Life is Strange is a story-based interactive video game much like the games made by Telltale Games. The game revolves around Max, an ordinary and almost forgettable girl that finds out she has the power to rewind time for short periods and has these visions of an impending storm that is coming to destroy her town. Throughout the game the player is given choices during key moments that will shape how the story will proceed. There are many great themes and discussion that stem from Life is Strange but most interesting ones are how the interactive nature of the game provides insight into the player’s moral compass and the question of free will in the context of time travel.
As with any video game, Life is Strange has an interactive element to it. The player is given options during Max’s interactions with the other characters on how they would like her to respond. I found this gave me a very good sense of my own moral compass and what my own personal sense of justice is. There are some great morally ambiguous situations that the player must make decisions on. One of my favorites, is when the security guard is harassing Kate and the player is given the option to intervene or take a picture of it. This is a great example of two very different forms of justice. Some people feel the need to get personally involved in situations they feel are not right (as I did). The other sense of justice is more discrete form. The other option is to take a photo of the harassment. I see this as evidence gathering. Someone that takes this path is thinking more about the consequences of their actions, i.e. who would believe them or how do you convince someone of what you saw. The people that like to get involve are usually a little more impulsive in their decision making.
For as long as the idea of time travel has been around there have been debates surrounding consequences (the butterfly effect) and free will (fate/destiny vs. random chaos). When someone possesses the power to travel through time, at first glance you think that it would be cool, they can go change the most embarrassing moments in their lives. But once you start diving deeper you begin to think, if that hadn’t happened to them would they be any different? How does changing their own lives affect everyone they come into contact with. This is the root of the free will debate, does changing events that affect more than one individual mean that those people no longer have control over their actions? Personally, I think that having the power to influence time is irrelevant to this debate. Humans lives are ruled by cause and effect. When an event occurs the decisions that people make are based on the effects of that event, these decisions in turn, cause other events to occur. So no matter how someone with the ability to time travel alters events, in the moments after that event has occurred the others involved still have the free will to react to the effects of that event.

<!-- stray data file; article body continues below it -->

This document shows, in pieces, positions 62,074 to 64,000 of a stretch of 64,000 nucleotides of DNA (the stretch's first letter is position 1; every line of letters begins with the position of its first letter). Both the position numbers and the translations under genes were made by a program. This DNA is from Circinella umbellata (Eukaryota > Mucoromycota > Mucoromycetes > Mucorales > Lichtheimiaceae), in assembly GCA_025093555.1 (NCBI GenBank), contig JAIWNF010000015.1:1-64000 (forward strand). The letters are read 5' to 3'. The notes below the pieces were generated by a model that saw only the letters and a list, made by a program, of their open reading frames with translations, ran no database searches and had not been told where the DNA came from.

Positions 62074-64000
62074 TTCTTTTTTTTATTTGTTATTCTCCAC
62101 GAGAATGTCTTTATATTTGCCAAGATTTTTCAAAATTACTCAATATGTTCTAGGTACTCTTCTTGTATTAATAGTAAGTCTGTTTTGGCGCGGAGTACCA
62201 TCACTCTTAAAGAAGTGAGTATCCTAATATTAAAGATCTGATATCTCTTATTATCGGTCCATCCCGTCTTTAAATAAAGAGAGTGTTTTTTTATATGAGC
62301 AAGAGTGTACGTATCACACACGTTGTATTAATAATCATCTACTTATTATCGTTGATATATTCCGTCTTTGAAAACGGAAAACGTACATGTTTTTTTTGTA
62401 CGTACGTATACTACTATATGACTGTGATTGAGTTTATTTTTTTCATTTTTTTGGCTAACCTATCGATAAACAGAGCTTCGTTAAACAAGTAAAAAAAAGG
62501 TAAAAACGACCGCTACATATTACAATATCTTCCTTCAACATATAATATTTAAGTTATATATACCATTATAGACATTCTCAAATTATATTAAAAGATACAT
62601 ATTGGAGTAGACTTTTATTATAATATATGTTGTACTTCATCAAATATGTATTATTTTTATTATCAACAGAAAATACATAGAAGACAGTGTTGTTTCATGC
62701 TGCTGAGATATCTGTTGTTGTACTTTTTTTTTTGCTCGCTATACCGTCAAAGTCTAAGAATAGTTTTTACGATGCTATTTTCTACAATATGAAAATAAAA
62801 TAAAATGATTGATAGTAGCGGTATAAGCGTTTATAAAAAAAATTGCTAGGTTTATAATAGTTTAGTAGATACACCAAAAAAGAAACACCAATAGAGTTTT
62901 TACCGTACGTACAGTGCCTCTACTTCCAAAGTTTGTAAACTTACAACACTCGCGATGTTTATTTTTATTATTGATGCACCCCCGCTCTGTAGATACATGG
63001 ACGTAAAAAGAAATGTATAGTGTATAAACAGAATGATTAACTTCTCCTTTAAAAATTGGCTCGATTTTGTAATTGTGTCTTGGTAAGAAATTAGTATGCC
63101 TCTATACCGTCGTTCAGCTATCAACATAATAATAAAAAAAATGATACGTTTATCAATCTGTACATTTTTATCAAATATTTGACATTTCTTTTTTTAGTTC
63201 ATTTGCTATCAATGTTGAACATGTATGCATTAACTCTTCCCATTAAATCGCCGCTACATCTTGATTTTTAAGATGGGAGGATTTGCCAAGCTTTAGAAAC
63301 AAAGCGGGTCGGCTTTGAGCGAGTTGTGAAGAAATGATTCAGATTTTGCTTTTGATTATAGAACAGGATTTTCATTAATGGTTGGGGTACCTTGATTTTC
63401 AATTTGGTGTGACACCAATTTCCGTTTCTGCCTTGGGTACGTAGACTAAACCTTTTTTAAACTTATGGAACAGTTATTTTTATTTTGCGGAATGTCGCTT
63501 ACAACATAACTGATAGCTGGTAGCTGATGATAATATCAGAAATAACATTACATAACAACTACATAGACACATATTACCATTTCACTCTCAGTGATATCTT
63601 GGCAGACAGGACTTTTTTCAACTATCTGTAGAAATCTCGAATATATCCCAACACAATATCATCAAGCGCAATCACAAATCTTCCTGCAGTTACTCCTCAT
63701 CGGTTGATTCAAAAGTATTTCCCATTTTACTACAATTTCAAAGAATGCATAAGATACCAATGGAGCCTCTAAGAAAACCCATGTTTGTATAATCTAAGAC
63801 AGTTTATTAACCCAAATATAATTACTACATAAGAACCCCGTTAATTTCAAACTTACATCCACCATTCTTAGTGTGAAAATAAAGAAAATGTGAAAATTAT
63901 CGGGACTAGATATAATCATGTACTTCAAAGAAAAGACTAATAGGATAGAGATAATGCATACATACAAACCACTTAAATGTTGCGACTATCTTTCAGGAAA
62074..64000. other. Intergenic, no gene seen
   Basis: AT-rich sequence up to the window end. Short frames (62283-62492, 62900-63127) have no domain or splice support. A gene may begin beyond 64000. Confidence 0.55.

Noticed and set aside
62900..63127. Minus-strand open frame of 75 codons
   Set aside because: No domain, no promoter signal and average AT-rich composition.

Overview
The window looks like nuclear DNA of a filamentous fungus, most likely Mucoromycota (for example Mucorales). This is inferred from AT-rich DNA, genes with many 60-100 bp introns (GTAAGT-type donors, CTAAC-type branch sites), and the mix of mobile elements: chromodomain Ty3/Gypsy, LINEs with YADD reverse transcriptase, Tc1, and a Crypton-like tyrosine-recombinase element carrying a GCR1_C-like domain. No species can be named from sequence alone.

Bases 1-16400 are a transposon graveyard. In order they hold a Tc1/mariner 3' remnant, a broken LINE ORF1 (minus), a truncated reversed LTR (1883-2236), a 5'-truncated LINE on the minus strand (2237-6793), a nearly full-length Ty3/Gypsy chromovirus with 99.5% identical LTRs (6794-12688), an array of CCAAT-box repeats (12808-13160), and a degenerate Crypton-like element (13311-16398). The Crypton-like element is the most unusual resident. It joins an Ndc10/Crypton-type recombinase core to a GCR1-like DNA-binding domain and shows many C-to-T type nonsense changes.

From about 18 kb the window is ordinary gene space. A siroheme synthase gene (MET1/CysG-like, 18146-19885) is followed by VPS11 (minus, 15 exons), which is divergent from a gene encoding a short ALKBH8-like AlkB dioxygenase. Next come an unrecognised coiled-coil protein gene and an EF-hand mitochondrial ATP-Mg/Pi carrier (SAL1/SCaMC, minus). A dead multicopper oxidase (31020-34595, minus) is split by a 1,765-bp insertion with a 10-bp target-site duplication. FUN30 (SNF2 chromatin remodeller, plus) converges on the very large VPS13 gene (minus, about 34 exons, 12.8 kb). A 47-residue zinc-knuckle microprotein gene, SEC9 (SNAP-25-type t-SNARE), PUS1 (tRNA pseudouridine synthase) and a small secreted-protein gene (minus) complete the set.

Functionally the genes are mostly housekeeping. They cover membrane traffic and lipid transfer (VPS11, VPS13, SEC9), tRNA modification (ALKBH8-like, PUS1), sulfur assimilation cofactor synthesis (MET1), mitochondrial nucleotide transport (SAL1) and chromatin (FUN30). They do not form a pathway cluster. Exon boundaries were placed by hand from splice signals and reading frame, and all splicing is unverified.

Hey Kyle, I always love reading your posts. I would like to think that if I was ever in a situation where I saw one person harassing someone else that I would intervene rather than report, but if personal experience has taught me anything, it’s that you don’t know how you’ll react in a difficult situation until you’re in the thick of it.
It’s interesting that you brought up the concept of encroaching on the free-will of bystanders when you have the powers of time-travel. I agree with you for the most part, however I believe that everyone having their own free-will to react has limitations. For one, it seems to only apply to people who actually survive the new timeline that you create as a result of using your powers. If Daniel from the old timeline either doesn’t survive, or was never born as a result of you altering the timeline, you’re taking away his free will to decide his own fate by taking the decision away from his hands. Another example I can think of (without superpowers) is if the government decides to run a secret operation, hidden from the general public, in a foreign country whose exposure results in a war with that country. Merely performing that operation without the vote of the public takes away the free-will of the public to decide to have their country run the risk of engaging in war because of a foreign operation. Sorry for the long reply 😀
Loved your blog post, I especially resonated with your idea of how the game helped to depict one’s moral compass. I feel the issue of the either filming or intervening has become a real issue in North American society because of the issue of police brutality. With the increase in social media outlet many are able to share their point of view by the click of a button; I feel that your choice of actually doing something when presented with an issue like that is a route that many do not seem to take. Many people would rather comment on pictures and make hashtags to share their opinion on an issue, but very few actually go out and seek justice.